Some of the principals in the "Great Translator Invasion," such as the religious broadcasters Radio Assist Ministry/Edgewater Broadcasting and the Educational Media Foundation, had the hubris to file comments in the LPFM proceeding arguing that they should be allowed to keep their ethically-challenged spectrum windfall.
Radio Assist/Edgewater have sold hundreds of FM translators to other broadcasters and reinvested that money in building a network of 60 full-power religious stations; Educational Media Foundation recently entered into a deal with Clear Channel allowing the latter to program some of the former's translators with otherwise-unheard FM-HD2 program content.
LPFM advocates like the Prometheus Radio Project, REC Networks, and Common Frequency have developed a joint proposal that would restrict the growth of translators and give the LPFM service meaningful room for expansion.
The FCC has already signaled that it's not necessarily comfortable with the explosive growth of translator stations and expects to promulgate further rules for LPFM which may result in an application filing window for new stations by the summer of next year.
In the meantime, the folks at Prometheus are conducting a survey of LPFM stations in order to build an informational resource for existing and future LPFM broadcasters. The survey seeks data on LPFM station financing, management and programming "to serve as a tool in our own work with stations, as well as to help us and other advocates and they make the case for LPFM and community radio. We also hope it will be a resource to stations and future LPFM applicants, allowing them to locate and contact other stations, and see information about how other stations function."
9/15/11 - Satellite Radio "Documentary" In Production [link to this story]
Recently I stumbled across the site of Radio Wars, a documentary on the development of satellite radio in the United States.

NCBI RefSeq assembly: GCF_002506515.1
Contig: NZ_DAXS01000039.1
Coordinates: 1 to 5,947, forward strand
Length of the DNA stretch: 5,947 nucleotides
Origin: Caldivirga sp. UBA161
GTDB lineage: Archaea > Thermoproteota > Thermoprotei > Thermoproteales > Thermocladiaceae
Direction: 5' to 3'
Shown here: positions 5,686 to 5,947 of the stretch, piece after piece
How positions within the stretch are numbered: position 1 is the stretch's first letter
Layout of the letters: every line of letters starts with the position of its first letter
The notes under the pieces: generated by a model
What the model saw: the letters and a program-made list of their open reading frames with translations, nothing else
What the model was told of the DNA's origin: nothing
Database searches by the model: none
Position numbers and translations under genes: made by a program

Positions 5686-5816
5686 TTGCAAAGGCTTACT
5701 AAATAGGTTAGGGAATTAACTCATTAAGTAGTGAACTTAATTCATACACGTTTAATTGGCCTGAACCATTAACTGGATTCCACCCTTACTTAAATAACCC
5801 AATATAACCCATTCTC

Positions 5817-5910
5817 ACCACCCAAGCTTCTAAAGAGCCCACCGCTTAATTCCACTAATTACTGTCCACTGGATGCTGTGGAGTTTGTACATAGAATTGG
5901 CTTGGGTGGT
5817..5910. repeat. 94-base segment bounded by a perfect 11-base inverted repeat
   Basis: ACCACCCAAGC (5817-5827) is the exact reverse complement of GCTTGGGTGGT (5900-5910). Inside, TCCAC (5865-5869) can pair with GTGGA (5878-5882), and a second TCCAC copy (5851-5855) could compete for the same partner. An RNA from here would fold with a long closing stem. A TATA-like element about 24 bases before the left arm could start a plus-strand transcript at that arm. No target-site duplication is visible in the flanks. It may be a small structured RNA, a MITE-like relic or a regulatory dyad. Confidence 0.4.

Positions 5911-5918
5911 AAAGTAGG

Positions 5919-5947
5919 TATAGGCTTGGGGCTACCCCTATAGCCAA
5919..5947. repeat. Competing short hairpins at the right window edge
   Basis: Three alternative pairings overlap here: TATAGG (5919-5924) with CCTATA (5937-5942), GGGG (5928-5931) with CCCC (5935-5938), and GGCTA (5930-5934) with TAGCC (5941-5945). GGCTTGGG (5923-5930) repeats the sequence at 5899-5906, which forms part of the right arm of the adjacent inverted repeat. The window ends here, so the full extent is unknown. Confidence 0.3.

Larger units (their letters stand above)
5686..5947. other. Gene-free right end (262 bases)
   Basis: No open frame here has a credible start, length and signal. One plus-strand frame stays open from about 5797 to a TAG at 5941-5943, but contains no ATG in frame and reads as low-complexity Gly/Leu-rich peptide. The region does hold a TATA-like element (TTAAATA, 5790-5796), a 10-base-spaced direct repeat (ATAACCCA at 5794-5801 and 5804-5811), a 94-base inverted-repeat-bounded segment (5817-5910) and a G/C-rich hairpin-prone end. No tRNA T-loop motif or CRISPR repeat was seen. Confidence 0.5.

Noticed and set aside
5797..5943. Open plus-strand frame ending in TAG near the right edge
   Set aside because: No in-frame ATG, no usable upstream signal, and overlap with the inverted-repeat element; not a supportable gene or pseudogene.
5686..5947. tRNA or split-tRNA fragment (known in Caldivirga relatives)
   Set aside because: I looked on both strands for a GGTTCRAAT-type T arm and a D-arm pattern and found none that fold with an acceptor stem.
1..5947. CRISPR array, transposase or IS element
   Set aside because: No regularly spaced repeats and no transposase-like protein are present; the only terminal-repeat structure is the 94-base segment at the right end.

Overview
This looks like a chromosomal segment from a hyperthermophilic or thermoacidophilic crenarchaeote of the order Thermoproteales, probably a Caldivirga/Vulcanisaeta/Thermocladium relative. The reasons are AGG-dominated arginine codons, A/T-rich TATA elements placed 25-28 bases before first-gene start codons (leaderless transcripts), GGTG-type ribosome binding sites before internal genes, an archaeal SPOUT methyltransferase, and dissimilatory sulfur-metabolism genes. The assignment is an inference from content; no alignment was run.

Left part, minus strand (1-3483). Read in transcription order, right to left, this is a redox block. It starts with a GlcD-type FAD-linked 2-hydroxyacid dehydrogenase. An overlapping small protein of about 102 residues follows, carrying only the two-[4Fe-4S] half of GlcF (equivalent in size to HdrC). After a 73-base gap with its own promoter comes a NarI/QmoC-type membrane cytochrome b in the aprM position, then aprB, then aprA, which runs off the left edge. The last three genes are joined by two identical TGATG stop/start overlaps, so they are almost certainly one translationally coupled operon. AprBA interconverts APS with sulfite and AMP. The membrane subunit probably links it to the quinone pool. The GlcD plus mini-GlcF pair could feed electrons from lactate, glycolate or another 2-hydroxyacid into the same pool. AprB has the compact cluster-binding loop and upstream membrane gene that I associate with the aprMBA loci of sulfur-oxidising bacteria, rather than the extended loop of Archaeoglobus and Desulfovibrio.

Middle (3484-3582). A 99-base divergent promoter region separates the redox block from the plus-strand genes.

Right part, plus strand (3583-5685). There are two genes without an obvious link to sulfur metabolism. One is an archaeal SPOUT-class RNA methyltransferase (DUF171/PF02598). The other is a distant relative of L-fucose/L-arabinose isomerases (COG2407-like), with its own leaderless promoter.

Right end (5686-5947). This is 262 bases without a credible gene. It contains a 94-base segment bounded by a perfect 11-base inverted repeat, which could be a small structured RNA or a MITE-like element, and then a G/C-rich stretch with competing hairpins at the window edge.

It's difficult not to be suspicious of grandiose claims, such as these: "[F]ew of radio’s struggles have been as dramatic as satellite radio’s battle in the stars. This clash turned traditional radio business models upside down, redefined free speech, and put over one million investors on a billion dollar rollercoaster ride as companies Sirius and XM fought to survive."
It would be interesting to see "behind the scenes of the Sirius XM satellite radio story," but the service's impact on the practice of broadcasting is a bit overblown.
A little sleuthing finds that Radio Wars is a production of Sandra Mohr and Rick King. Mohr is a published author who runs a creative public-relations shop "for a variety of Fortune 500 companies, ad agencies, nonprofits and other organizations." King founded Kingofalltrades.com, "an online community of investors & financial experts," and who is (not coincidentally) a long-term investor in Sirius XM radio.
In fact, Radio Wars appears to be a re-do of Stock Shock: this flick "follow[s] the wild ups and downs of the American stockmarket through the eyes of Sirius XM investors. [It] reveals the down and dirty schemes behind the glitter of Wall Street. It is a must see for anyone who has ever lost money in stocks...or fears they're about to."